Retrocaecal Appendicular Perforation Causing Retroperitoneal Abscess Extending To Mediastinum With Pneumomediastinum.
B Suresh, L Ramachandra, S Charudut
appendicitis, appendicular perforation, pneumomediastinum., retrocaecal, retroperitoneal abscess
B Suresh, L Ramachandra, S Charudut. Retrocaecal Appendicular Perforation Causing Retroperitoneal Abscess Extending To Mediastinum With Pneumomediastinum.. The Internet Journal of Surgery. 2012 Volume 28 Number 2.
Most of the time, the diagnosis and treatment of appendicitis are straightforward. However, a missed diagnosis can sometimes lead to life-threatening complications. While uncomplicated appendicitis can easily be treated, complicated appendicitis with perforation and abscess formation remains a challenging treatment. We present a case of retroperitoneal abscess secondary to retrocaecal perforated appendix; because of delay in treatment, the abscess extended to the mediastinum. The patient died during the post-operative period because of septicemia due to complicated retrocaecal appendicular perforation.
A 54-year-old male presented with complaints of fever, pain and distension of abdomen for three days. At admission, the patient had tachycardia and tachypnoea. Abdominal examination revealed distension of abdomen, diffuse abdominal tenderness along with guarding, rigidity and absent bowel sounds. Decreased air entry in the mid and lower zone of the left lung was noted. Total leucocyte count was 18,700/µL. Chest X-ray showed air-space opacification in the left mid and lower lung zones (Fig. 2A). CT scan showed retroperitoneal air pockets with inflammation and ischemic changes in caecum and ascending colon (Fig. 1A & 1B) with pneumomediastinum and left-sided empyema (Fig. 2B). Possibility of retroperitoneal hollow visceral perforation was considered. Exploratory laparotomy showed retrocaecal appendicular perforation with abscess extending to the retroperitoneum. About 500ml of pus was drained. This retroperitoneal abscess also extended to the mediastinum through the esophageal hiatus. While draining pus from the mediastinum, a sudden passage of air was noted. Appendectomy was done. On the second post-operative day the patient developed multi-organ dysfunction syndrome due to septicemia and died.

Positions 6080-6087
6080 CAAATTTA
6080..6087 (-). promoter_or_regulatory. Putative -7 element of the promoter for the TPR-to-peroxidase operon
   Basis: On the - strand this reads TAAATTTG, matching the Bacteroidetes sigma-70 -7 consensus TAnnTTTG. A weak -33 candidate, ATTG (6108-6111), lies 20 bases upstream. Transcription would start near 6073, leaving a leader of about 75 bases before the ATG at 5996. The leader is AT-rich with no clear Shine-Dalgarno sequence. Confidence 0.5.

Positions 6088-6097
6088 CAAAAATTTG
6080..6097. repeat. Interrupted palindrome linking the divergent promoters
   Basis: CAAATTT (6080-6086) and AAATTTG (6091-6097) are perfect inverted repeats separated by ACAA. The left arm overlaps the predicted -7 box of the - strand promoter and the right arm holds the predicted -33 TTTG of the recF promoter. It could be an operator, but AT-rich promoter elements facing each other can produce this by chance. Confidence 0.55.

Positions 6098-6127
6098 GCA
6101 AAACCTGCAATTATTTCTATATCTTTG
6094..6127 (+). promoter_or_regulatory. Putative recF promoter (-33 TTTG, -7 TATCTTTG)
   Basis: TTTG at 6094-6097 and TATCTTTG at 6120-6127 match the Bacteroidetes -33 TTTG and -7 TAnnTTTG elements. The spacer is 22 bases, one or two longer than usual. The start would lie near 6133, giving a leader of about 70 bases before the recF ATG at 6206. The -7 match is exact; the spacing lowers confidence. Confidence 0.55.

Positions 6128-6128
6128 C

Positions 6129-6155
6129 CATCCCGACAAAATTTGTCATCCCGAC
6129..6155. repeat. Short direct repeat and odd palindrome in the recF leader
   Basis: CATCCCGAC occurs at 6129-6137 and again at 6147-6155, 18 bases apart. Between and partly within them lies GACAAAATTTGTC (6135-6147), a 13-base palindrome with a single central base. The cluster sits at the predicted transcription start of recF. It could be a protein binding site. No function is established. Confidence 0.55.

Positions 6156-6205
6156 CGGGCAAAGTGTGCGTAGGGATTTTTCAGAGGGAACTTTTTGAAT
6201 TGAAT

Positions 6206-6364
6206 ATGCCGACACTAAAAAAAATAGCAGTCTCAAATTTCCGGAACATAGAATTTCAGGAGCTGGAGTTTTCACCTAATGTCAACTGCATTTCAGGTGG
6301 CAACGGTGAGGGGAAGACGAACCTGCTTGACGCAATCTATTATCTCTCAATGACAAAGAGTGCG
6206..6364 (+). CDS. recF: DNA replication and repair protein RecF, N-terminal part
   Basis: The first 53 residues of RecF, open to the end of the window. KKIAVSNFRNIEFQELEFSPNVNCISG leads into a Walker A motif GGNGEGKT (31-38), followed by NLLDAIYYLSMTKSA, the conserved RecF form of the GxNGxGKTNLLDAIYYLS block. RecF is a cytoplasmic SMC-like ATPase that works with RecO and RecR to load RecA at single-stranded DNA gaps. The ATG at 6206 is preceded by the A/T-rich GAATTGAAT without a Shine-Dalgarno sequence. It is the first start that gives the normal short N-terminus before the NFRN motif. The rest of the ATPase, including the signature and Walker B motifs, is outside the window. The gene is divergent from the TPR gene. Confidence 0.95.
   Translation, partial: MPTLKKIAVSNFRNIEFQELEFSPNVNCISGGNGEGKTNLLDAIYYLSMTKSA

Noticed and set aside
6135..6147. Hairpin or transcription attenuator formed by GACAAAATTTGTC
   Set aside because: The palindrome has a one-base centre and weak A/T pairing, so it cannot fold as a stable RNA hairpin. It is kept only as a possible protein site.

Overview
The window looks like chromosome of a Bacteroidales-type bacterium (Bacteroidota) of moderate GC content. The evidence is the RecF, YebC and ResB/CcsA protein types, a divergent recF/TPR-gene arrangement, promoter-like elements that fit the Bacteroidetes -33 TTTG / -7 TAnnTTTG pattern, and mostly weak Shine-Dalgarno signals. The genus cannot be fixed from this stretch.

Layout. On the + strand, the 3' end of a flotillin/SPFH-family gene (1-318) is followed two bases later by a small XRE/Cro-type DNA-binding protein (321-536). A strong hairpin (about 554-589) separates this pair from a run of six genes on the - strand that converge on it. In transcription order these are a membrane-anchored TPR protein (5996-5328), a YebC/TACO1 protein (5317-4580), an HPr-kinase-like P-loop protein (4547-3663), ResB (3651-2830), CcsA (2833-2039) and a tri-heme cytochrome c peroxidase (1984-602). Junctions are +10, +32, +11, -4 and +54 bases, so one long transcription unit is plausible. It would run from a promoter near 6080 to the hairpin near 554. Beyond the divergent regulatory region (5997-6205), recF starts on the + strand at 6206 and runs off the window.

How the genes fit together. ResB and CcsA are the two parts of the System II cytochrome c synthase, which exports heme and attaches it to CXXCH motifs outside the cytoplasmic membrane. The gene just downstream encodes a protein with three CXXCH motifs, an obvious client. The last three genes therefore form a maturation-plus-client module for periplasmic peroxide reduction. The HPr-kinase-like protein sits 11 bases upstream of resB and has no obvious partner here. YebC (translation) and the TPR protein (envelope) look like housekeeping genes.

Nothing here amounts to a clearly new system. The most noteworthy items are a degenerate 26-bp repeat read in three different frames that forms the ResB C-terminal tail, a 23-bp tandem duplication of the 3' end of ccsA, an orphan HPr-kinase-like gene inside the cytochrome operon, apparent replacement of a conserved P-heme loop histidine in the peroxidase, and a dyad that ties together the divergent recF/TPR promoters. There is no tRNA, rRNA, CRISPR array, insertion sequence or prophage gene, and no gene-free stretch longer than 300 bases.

Gastrointestinal perforation due to appendicitis, diverticulitis, or a carcinoma can cause retroperitoneal and psoas abscesses (1). Because of different positions of the appendix, a retroperitoneal perforation can cause atypical and confusing physical findings. After abscess formation has started, it may spread from the pelvis along the spine and psoas muscle up to the diaphragm and laterally to the abdominal wall since there are no anatomical barriers limiting its penetration (2). Infection and air can extend to communicating compartments, resulting in emphysema and abscesses in unexpected anatomical sites. An early appendectomy could help in preventing this extensive spreading of infection. For a definite diagnosis of acute appendicitis, CT scan of the abdomen is considered to be the imaging study with the highest accuracy and efficiency. Not only can it be of great help in diagnosis, but also in evaluating the extension of involvement. It also helps in approach for drainage of abscesses (3).
Hsieh et al. analyzed twenty-two cases of acute appendicitis, complicated by retroperitoneal abscess. Retroperitoneal abscesses involving thigh, psoas muscle, perinephric space and lateral abdominal wall occurring as a serious complication of perforated acute appendicitis have been reported in the literature [4, 5]. The high mortality rate in these cases was attributed to profound sepsis . After intensive web and English literature search, this is the first case report on retroperitoneal abscess extending to mediastinum with pneumomediastinum following retrocaecal appendicular perforation. We are reporting this case due to its rarity.
We diagnosed a rare complications related to acute appendicitis. So we are trying to explain this rare complication following acute appendicitis, which helps in immediate recognition and adequate treatment to avoid deadly outcome.